Beyond Wellington Castillo and Steve Clevenger, there isn’t a lot of strength to one of the keystone positions. While Castillo is a young player who is looking more and more like an everyday backstop, organizational depth is paramount at a position where injuries mount and nobody can catch everyday. Dioner Navarro is a stop gap at the major league level. While the Cubs can be active in signing veteran catchers for a year or two at a time, there is a ton of value in bringing catchers through the system who have a history with the pitchers coming up through the system.
3. Corner Infielders
Count me among the guys who really likes Christian Villanueva. And Jeimer Candelario. And Anthony Rizzo. Beyond that, there are a ton of question marks. Josh Vitters may never figure it out defensively. I am not sold on the idea that Kris Bryant can stick at third base. Dan Vogelbach appears to best project as a designated hitter. Junior Lake is looking more and more like a super utility player. Luis Valbuena is a utility player who is having a nice season as a starter for a rebuilding team, but in no way should or would be a starter on a playoff caliber team. It really boils down to defense with this group. While first base at the major league level appears to be filled for the foreseeable future, third base is a bit of a black hole and there is almost no depth in the system at first. One thing that helps this group along is the potential for Javier Baez or Starlin Castro to slide over to third and fill the slot whenever Baez makes his way up to the majors.
4. Center Field
The cupboard at the major league level is bare. David DeJesus, Dave Sappelt, and Ryan Sweeney are really nice filler material during the rebuild, but they are similar to Luis Valbuena. All three are reserves on playoff teams, and none of them figure to be around for the long haul. Albert Almora looks fantastic at Kane County thus far. He’s a few years away from being an option, though. It is up in the air if Brett Jackson makes use of his incredible talent because he is endlessly afflicted by the strike out. Jae-Hoon Ha and Matt Szczur both look like the DeJesus/ Sweeney type, as in they could be spare outfielders who can play all over as defensive replacements. For those reasons, it wouldn’t hurt to add a center fielder with upside if the opportunity presents itself.
5. Corner Outfielders
There isn’t much for depth here in Iowa, but there is a lot to like about the potential for corner outfielders in the Cubs organization. Jorge Soler is obviously the crown jewel of these guys at any level, but he won’t be in Chicago until September of 2014 at the absolute earliest. The better bet is 2015 at some point. Kris Bryant, to me, is probably going to end up in the corner not occupied by Soler, should everything go right. This is a group that could also include Junior Lake, Josh Vitters if his defense stays as shaky at third as it has been. Reggie Golden is at Kane County and is a sleeper to me. Overall, I like the group of players the Cubs have stocked up on that could be turned into corner outfielder, where hitting is most important, and where defensive liabilities like Vitters can be hidden. Again, it wouldn’t hurt to add to it if the opportunity arises, but there are definitely better places to add pieces.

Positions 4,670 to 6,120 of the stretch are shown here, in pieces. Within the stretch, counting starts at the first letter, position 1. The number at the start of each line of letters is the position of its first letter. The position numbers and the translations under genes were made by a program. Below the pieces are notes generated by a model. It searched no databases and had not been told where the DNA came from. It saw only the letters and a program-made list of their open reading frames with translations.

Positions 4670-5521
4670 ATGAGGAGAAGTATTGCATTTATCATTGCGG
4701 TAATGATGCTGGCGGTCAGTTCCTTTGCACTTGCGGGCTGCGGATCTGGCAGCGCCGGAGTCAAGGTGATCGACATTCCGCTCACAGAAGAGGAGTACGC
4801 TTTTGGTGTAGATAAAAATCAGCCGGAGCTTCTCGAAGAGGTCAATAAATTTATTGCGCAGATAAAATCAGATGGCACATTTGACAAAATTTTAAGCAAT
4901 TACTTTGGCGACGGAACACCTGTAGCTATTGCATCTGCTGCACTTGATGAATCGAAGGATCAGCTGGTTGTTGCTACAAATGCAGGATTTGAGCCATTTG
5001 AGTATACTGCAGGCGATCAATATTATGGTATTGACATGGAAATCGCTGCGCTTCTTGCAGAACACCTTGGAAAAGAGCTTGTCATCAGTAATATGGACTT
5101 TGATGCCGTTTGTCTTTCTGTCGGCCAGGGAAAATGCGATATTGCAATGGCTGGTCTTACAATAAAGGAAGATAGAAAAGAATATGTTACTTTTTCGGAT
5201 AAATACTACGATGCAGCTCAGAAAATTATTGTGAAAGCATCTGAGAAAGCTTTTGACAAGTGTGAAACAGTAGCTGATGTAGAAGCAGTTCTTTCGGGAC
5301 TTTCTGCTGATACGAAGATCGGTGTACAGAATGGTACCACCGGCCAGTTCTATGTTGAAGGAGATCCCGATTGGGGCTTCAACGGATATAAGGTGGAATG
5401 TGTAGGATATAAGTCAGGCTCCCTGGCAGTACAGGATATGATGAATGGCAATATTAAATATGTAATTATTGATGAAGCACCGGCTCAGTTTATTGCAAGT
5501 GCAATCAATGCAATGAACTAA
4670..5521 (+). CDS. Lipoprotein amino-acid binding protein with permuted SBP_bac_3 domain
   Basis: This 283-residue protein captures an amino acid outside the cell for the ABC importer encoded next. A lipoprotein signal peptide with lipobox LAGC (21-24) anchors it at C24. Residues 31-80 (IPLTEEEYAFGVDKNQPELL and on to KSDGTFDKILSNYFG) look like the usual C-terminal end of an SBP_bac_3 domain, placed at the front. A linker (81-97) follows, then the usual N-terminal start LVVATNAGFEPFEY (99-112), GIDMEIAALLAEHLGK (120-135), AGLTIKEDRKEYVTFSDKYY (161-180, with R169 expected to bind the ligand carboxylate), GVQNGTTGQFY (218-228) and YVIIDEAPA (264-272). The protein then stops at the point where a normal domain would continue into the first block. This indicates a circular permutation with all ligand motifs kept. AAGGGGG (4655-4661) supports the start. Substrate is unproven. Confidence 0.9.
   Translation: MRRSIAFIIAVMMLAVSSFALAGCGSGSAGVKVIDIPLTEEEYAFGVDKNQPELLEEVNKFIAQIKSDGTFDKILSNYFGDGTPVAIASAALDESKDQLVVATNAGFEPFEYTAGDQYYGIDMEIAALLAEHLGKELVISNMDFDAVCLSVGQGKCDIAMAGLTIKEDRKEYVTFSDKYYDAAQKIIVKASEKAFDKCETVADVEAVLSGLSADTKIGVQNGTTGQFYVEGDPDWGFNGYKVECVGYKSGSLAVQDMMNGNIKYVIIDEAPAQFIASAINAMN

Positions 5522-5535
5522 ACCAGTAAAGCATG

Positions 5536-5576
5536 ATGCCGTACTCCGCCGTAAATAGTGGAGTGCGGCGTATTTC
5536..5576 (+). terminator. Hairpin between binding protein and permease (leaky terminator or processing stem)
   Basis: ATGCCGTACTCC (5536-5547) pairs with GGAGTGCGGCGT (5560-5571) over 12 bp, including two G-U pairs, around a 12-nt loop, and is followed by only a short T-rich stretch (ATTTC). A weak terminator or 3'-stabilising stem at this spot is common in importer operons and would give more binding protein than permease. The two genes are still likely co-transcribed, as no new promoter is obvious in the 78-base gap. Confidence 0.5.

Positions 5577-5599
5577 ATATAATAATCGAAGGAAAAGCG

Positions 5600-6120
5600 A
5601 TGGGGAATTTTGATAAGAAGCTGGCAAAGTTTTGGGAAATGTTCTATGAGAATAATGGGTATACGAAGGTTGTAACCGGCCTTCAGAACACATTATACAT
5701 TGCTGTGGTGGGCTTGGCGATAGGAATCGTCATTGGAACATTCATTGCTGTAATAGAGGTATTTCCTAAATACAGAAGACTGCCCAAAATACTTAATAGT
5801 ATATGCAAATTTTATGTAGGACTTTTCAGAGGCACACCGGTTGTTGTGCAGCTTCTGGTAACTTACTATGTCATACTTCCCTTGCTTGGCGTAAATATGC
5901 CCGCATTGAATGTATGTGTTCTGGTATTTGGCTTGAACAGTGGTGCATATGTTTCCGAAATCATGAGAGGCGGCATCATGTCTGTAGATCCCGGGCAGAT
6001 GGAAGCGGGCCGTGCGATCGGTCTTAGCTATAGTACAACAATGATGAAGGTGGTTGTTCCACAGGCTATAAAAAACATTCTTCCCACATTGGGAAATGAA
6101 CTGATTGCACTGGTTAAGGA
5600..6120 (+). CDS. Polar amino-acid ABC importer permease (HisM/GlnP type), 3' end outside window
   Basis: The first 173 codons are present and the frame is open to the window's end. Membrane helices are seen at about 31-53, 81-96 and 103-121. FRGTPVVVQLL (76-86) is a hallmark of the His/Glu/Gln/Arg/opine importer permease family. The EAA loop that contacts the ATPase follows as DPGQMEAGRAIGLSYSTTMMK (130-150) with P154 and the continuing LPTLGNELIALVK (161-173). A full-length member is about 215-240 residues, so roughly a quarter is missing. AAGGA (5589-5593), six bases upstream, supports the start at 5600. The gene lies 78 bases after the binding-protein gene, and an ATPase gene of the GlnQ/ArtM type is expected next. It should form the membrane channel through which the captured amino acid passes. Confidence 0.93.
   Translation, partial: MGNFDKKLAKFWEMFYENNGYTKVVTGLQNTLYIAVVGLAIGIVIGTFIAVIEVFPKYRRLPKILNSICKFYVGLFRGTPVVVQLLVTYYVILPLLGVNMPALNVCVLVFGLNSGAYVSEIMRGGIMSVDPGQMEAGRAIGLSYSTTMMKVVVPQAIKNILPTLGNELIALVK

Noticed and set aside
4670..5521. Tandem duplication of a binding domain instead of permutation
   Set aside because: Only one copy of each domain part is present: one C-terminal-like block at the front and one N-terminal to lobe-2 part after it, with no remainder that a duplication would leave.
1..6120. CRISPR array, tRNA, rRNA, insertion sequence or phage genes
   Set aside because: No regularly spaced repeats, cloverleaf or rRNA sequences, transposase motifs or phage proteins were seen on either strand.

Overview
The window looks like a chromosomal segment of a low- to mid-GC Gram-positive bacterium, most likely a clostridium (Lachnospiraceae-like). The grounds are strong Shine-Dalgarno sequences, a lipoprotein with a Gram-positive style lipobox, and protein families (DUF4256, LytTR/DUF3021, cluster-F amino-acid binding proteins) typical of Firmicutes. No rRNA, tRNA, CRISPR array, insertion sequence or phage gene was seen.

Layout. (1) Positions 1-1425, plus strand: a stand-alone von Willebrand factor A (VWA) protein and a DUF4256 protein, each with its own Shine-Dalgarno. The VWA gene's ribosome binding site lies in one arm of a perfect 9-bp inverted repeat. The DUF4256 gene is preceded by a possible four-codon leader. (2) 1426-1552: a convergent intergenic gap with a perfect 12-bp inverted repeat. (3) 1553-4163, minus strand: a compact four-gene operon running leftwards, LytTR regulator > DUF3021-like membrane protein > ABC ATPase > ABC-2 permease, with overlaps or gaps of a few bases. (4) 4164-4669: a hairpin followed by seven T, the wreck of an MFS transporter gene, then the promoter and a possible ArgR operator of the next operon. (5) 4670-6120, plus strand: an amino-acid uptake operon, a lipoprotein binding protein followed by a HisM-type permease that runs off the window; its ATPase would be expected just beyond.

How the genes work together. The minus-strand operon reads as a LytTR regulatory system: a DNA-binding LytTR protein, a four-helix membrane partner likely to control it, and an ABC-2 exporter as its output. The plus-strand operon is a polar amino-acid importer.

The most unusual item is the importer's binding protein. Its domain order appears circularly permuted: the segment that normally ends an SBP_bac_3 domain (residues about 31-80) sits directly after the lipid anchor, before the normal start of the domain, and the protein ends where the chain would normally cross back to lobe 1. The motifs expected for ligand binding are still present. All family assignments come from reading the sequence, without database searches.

6. Middle Infield
Starlin Castro, Darwin Barney, Logan Watkins, Arismendy Alcantara, Ronald Torreyes, Javier Baez…need I say more? There is a legit prospect at just about every level of the minor leagues in the middle infield. And the major league level has a two time All-Star and a Gold Glove winner in the line-up everyday, neither of whom is old by any stretch of the imagination. The middle infield is the strength of the organization, and unless you’re getting Jurickson Profar in a deal, this area isn’t a priority in the least.
There is no argument to be made that the Cubs wouldn’t be best served to get the best players they can, regardless of the positions they play. Weaknesses cannot be ignored, however, and the goal when moving players like Matt Garza should be to find high level talent in areas of need, which would make the trade good for both sides. Again, if the Rangers are parting with Profar (for example), you have to pull the trigger. Talent like that doesn’t come around very often. At the end of the day though, the focus has to be on adding impact arms that can make a difference in the near future and catchers to work with them coming up through system.